The club has seven outfielders — Harrison Bader, Dexter Fowler, Randal Grichuk, Jose Martinez, Tommy Pham, Stephen Piscotty and Magneuris Sierra — with big league experience and at least three years of team control remaining. Two others, Tyler O’Neill and Jose Adolis Garcia, have nudged their way into the conversation as potential Major League options by next year.
None of those outfielders have made more starts for the Cardinals since 2014 than Grichuk, who debuted five months after being acquired in a four-player swap with the Angels. Yet, his fit in the organization may now be the most tenuous, too.
After parts of four seasons in which he was shuttled down to the Minors several times and lost playing opportunities due to prolonged slumps, Grichuk headed home for the offseason aware that he may be playing elsewhere next season. Asked if he saw himself fitting into the Cardinals’ 2018 plans, Grichuk spoke candidly.
“No. Not necessarily,” he began. “But who knows. Anything is possible. It’s going to be a fun offseason. It’s going to be an interesting offseason to see what direction the club goes with a lot of guys. I’m excited to see what the future holds.”
If there’s a reason to retain Grichuk, it’s the same one that drew the Cardinals to him four years ago. That pure power and bat speed he offers isn’t easily attainable. Since Grichuk’s Major League debut, his average exit velocity of 90.8 mph ranks second best among all Cardinals hitters with at least 400 at-bats during that four-year span. Only Matt Holliday (92.1 mph) has him beat.
But plate discipline has remained the primary hindrance. In the last four years, 26 different Cardinals have seen at least 750 pitches and only Brandon Moss has swung at a higher percentage of pitches outside the strike zone than Grichuk (8.48 percent), according to Statcast™.
“We’d see spurts of greatness. I think he could be a special player,” manager Mike Matheny said. “I think it’s going to come down to knowing the strike zone and really knowing how these teams are consistently approaching him and being able to control that strike zone, above and below. There is a skill set there that is very unique. If he can put it all together, you’re going to see an extremely talented player really take off.”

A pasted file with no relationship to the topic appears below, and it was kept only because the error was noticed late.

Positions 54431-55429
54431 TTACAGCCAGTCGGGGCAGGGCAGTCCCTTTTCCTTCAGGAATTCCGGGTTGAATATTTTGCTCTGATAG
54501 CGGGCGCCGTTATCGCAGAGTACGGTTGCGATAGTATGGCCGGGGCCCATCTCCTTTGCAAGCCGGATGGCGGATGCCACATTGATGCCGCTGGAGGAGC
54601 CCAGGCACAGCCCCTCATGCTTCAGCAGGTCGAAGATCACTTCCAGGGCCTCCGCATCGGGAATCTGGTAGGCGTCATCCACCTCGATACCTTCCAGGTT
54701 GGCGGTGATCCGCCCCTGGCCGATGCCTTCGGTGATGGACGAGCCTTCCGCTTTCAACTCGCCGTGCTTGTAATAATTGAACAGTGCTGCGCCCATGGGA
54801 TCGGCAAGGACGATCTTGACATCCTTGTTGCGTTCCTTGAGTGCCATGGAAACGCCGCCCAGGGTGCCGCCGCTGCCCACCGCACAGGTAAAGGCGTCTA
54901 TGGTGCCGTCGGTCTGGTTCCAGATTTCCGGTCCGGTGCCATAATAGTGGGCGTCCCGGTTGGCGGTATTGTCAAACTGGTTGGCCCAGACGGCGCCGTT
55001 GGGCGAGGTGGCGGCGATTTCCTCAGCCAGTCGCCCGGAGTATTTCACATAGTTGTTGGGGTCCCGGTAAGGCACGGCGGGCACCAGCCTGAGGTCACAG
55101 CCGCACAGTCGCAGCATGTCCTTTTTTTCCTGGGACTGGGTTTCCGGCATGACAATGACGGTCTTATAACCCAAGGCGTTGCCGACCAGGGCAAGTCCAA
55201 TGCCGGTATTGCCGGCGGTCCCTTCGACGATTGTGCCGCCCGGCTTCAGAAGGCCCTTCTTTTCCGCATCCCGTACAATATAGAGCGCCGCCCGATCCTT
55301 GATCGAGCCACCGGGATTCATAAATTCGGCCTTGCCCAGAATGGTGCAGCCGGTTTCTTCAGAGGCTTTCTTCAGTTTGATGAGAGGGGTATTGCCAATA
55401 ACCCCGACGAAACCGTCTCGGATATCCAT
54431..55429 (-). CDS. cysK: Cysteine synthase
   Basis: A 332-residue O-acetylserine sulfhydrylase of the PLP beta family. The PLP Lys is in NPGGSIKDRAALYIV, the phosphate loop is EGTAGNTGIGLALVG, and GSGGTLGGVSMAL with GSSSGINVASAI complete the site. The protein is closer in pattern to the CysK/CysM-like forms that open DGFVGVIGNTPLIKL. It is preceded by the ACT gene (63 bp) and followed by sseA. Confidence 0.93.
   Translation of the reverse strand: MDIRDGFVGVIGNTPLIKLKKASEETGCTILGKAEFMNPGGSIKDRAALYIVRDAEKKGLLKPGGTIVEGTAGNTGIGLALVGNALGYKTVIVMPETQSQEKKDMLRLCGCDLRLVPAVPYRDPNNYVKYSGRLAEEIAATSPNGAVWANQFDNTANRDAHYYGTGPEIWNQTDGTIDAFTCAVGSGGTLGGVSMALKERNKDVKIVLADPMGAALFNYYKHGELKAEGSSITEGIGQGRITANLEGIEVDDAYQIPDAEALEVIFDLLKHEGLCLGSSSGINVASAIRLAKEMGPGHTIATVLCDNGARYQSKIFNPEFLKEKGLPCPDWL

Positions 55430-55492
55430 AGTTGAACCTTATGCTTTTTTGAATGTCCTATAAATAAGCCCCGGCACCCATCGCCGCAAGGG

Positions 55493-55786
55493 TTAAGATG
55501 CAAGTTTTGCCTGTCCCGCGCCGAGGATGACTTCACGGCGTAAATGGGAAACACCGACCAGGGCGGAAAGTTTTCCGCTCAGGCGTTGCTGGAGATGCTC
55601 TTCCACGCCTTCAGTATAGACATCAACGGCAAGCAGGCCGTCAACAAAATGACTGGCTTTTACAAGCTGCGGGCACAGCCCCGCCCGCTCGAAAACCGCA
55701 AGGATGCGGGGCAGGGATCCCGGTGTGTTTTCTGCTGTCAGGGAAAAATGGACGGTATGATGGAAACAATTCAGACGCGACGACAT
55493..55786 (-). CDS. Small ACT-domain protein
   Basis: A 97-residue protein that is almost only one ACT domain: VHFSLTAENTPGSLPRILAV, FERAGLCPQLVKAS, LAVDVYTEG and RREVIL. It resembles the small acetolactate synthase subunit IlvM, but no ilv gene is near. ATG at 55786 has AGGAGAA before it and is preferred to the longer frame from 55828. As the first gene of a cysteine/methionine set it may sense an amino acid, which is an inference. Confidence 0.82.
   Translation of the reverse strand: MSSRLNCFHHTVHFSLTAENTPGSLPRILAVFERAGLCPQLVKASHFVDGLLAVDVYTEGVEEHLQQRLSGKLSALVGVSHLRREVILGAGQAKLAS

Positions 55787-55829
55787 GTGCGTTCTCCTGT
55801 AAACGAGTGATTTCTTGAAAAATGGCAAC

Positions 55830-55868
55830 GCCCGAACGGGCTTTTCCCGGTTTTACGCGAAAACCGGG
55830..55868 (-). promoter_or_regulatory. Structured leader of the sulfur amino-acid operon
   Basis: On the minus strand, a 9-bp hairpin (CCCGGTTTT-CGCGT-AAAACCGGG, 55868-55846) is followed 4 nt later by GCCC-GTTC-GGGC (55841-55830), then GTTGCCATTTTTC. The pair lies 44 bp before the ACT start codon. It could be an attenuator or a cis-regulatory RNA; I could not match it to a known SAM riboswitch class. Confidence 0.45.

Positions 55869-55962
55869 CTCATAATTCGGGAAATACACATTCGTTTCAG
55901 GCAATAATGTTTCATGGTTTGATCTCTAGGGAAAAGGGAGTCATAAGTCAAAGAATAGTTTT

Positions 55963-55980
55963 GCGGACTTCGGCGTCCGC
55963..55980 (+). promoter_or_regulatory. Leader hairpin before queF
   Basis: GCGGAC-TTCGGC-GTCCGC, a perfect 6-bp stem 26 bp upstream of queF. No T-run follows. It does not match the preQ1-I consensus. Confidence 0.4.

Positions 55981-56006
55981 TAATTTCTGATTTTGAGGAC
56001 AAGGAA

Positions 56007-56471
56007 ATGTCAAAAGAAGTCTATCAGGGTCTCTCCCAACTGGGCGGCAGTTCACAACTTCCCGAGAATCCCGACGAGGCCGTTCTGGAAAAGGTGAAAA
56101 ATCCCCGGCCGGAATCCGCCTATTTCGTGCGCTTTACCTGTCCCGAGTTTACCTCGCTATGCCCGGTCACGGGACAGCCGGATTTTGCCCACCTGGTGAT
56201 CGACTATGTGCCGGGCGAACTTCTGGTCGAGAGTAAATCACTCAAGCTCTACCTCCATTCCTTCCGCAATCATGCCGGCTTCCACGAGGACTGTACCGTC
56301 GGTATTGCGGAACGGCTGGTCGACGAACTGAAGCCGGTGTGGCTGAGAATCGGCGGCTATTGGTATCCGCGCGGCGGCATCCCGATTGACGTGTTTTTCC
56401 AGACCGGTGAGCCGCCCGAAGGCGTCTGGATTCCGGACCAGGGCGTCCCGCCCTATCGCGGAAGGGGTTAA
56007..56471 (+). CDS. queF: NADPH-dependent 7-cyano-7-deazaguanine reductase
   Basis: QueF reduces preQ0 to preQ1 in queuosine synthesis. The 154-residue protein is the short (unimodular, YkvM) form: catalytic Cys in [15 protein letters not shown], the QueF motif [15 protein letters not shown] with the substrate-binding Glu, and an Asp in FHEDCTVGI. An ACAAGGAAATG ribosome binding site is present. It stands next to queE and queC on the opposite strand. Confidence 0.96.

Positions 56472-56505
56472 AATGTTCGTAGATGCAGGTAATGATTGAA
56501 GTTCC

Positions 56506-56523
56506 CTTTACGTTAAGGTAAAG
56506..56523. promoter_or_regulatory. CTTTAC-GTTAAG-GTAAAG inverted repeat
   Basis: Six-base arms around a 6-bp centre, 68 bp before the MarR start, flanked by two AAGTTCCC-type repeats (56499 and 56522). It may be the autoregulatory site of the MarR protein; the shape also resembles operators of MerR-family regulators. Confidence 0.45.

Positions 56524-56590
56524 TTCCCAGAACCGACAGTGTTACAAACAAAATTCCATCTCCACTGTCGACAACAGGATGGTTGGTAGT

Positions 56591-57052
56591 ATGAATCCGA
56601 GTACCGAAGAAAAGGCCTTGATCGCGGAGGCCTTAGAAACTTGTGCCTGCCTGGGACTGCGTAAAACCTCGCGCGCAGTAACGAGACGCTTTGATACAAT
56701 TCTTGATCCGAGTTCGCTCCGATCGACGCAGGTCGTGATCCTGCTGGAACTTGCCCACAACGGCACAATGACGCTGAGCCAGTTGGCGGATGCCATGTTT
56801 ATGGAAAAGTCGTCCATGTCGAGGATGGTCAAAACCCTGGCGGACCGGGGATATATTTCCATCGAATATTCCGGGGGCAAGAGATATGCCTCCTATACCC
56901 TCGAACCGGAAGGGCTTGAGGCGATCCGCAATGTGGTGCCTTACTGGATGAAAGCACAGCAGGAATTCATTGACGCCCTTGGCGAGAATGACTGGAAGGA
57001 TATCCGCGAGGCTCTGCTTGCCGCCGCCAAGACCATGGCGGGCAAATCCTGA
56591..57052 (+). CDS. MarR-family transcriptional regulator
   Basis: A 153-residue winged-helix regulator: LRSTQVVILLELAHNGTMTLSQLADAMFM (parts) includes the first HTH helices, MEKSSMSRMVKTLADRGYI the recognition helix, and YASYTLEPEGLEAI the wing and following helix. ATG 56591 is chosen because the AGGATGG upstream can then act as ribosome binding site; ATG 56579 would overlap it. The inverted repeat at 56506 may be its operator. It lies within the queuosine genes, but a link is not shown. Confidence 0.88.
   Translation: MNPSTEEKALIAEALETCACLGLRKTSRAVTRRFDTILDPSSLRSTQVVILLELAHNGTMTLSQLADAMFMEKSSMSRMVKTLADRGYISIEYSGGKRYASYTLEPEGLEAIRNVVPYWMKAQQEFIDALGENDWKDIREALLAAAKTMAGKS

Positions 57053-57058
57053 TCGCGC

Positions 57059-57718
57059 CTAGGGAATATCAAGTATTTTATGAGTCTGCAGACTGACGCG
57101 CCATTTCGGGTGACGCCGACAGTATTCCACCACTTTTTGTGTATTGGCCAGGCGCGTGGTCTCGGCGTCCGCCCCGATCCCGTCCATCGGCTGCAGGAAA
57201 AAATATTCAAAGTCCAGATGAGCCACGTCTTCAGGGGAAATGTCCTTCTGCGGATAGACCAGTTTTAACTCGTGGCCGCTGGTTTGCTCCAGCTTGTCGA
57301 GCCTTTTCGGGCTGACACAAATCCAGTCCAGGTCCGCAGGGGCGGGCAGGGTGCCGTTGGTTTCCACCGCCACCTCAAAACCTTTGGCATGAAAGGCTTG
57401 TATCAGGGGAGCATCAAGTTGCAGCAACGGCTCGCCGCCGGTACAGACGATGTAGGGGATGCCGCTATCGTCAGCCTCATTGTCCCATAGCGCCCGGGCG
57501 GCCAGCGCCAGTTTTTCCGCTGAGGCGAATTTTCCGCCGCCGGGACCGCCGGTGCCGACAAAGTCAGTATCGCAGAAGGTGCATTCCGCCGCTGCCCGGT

As time passes, however, it seems less likely Grichuk will take off in St. Louis. With Fowler signed for four more years and Pham coming off a breakout season, the Cardinals appear to have only one outfield spot up for grabs. Grichuk’s inability to take advantage of the chances he has had in recent years could lead the Cardinals to move on and offer those at-bats to others.
The cost to retain him is about to jump, too, as Grichuk becomes arbitration-eligible for the first time this winter.
“It’s frustrating because I feel like the talent is there, and I feel like I go through these spurts where I feel really good and then might have a few bad games and then lose playing time due to the fact that there are so many outfielders,” said Grichuk, who slashed .238/.285/.473 in 122 games last season. “Then mentally, I change some approach or mechanically change things. That can help or hurt.
“It wasn’t a completely terrible season, but I definitely know that it’s not what I’m capable of.”
Jenifer Langosch has covered the Cardinals for MLB.com since 2012, and previously covered the Pirates from 2007-11. Follow her on Twitter and Facebook. This story was not subject to the approval of Major League Baseball or its clubs.